Digsite is the only book I have experienced which uses archaeology so heavily. There are a few poems by Heaney, the bogbody poems especially, and a few such as Robert Kroetsch’s Stone Hammer Poem. Kroetsch uses the stone hammer as a metaphor for the writing of poetry, but not a means for poetry—the archaeology that the hammer embodies—only as a vehicle. Steven Erikson’s poem Tall Boy uses archaeology in such a way as to inure the archaeological world in poetic format, approach and imagery, like this collection of poems, but it contrasts a single Paleolithic individual in order to realize the modern world through what has been lost (essential archaeology: the finding of what was left behind; and, how much has not been retained in the record).

Perhaps the most direct approach would be to say that: Digsite searches for a way to align who and what we were with who we are, who we will become. The archaeology of Digsite is the vehicle: yes; the method: sure; and, the landscape: of course. But it is only a portion of the driver and the passengers.

In this way, the differences and similarities between authors and their works are not the point, and neither are our disappointments and achievements. I guess what I find both fulfilling and horrifying by the need and act of creating “art” is that we offer a sort of doorway, we create a kinship with everyone and anyone who walks through it; and, in the act of experiencing art, both artist and audience engage in the privilege of experiencing each other and we experience the risky (though intentional) abstraction that would be the term I shall use: “people”.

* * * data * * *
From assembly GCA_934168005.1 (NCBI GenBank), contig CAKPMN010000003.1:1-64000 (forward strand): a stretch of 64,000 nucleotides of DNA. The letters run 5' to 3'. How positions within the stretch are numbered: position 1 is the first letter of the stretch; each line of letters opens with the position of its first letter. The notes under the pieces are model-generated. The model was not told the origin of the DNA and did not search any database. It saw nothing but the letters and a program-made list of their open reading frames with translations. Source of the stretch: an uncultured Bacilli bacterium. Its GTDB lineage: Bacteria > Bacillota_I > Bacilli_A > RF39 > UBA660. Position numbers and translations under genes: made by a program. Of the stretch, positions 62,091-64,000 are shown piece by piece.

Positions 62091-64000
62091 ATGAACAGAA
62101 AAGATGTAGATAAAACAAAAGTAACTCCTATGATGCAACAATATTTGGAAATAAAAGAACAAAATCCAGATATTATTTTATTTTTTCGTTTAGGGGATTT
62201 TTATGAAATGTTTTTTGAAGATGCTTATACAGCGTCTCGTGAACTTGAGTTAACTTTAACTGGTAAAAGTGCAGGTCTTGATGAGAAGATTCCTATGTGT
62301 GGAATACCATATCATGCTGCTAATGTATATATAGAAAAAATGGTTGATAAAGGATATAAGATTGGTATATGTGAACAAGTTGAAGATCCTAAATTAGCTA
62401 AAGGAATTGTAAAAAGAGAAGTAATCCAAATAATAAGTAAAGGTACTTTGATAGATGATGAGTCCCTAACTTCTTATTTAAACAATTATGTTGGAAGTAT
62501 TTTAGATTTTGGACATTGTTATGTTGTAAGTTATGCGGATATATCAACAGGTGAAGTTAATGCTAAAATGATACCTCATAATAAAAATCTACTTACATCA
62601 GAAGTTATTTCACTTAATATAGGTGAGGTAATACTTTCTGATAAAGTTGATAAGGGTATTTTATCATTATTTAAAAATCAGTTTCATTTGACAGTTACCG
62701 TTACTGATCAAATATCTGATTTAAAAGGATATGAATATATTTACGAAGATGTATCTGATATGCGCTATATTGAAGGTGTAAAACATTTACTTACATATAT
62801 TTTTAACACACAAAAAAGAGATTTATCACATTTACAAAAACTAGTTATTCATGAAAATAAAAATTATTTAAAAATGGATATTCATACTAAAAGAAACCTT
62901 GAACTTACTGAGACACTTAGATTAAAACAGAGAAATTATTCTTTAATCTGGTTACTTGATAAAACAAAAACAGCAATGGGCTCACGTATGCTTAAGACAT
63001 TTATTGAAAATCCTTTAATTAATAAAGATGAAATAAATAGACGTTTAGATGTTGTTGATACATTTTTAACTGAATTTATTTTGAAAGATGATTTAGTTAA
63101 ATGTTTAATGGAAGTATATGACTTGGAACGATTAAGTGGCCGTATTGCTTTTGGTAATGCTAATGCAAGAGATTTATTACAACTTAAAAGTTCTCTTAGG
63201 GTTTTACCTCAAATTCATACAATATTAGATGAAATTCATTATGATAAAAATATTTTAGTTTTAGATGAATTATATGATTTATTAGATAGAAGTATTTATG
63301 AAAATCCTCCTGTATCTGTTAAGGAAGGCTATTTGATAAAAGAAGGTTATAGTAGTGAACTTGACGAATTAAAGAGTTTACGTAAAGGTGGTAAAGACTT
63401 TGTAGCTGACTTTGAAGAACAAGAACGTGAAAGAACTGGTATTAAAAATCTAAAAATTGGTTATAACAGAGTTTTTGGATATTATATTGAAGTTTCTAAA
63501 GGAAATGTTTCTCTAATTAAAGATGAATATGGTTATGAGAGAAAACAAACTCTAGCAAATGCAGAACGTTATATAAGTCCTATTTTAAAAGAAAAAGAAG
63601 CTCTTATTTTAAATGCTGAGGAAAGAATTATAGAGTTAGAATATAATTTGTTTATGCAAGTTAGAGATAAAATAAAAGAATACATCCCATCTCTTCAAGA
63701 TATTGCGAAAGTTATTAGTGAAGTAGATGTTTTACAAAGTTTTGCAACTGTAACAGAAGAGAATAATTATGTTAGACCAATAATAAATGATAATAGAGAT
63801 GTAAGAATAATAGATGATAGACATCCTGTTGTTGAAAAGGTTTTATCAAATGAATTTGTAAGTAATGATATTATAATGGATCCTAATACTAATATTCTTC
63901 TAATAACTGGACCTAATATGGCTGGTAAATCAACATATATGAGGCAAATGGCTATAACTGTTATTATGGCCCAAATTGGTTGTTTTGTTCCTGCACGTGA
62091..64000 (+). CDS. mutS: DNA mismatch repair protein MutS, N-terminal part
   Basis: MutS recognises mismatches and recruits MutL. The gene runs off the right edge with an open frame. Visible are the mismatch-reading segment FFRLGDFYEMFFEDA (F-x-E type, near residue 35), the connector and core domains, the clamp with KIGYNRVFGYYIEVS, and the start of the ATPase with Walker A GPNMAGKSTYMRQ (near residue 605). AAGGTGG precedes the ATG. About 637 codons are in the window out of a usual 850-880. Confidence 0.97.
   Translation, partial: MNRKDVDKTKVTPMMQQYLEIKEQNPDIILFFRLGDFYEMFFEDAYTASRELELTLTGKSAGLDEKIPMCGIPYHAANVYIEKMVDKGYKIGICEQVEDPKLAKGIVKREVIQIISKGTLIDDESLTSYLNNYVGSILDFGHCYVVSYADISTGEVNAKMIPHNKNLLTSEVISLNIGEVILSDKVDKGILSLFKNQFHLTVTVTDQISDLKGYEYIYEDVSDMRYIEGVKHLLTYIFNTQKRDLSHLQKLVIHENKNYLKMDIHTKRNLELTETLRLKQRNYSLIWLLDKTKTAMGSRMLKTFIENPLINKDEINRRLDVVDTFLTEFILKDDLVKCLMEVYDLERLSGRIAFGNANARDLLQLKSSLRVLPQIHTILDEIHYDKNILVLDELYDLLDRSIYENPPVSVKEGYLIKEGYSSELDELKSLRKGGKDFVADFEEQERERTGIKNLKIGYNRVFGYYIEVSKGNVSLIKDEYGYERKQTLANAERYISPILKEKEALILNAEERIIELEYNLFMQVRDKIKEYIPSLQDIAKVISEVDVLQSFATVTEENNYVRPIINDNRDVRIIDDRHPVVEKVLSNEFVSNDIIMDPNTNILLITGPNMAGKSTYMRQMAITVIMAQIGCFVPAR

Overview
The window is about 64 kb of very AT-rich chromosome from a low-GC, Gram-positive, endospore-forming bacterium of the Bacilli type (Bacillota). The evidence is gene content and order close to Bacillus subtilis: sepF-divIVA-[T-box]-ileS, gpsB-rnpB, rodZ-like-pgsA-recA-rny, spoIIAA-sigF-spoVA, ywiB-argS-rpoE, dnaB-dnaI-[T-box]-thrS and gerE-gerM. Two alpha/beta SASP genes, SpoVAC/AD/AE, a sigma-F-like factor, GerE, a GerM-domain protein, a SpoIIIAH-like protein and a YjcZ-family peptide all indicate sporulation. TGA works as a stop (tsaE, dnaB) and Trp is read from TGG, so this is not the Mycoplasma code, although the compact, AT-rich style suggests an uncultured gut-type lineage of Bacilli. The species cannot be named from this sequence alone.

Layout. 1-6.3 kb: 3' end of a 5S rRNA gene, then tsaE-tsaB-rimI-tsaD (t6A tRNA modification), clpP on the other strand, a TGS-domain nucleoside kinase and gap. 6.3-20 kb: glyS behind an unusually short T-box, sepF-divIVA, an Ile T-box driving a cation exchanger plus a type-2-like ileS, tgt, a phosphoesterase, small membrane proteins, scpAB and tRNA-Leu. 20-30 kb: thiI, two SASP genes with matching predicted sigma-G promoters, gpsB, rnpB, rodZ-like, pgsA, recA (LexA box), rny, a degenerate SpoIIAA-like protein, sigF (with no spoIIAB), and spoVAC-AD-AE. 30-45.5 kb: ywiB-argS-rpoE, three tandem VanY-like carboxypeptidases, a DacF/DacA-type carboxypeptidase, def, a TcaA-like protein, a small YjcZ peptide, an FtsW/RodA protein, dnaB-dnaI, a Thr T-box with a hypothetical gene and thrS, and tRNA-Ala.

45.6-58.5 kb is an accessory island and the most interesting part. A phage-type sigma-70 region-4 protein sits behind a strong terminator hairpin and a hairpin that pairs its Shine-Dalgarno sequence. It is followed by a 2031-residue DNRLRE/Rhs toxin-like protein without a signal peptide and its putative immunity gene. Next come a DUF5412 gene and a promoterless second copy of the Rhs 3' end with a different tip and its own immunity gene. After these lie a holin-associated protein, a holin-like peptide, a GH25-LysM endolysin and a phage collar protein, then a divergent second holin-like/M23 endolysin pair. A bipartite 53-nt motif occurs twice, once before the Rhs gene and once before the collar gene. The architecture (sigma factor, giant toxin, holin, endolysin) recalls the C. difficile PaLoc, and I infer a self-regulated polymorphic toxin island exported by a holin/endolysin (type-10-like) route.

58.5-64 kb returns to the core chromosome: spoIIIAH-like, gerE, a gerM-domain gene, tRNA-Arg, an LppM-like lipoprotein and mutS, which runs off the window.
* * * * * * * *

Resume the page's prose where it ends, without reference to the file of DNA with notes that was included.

How does geography affect you creatively? Or does it?

Geography, as a science, does little for me creatively. In fact, it is a science I know little about except for what jangles around from the papers I should have paid more attention to reading during my undergraduate years. Sciences are all a shared set of disciplines, as are arts (and I would go so far to drop those notions and stick simply with “disciplines”), so there is no archaeology without geography, no geography without something else. I think we tend to lose ourselves in what we love, and forget that what another loves is just as relevant, and so we bias our disciplines with utmost importance but it is a reflection of what we hope others will see in us.

That’s a bigger statement than I intended, actually.

How did your studies in anthropology influence your writing?

A lot. Art is about people and anthropology is the study of people. I actually call myself a bad archaeologist (and if that is true, than I’m probably a bad writer too!) I get it and I don’t get it and that has been largely, funnily enough, been my experience with people, I get them and really don’t. At one time I thought you could be a writer and only that, all you needed was imagination. Now, I cannot conceive of myself without archaeology. I don’t think it’s simple, but it really is that simple.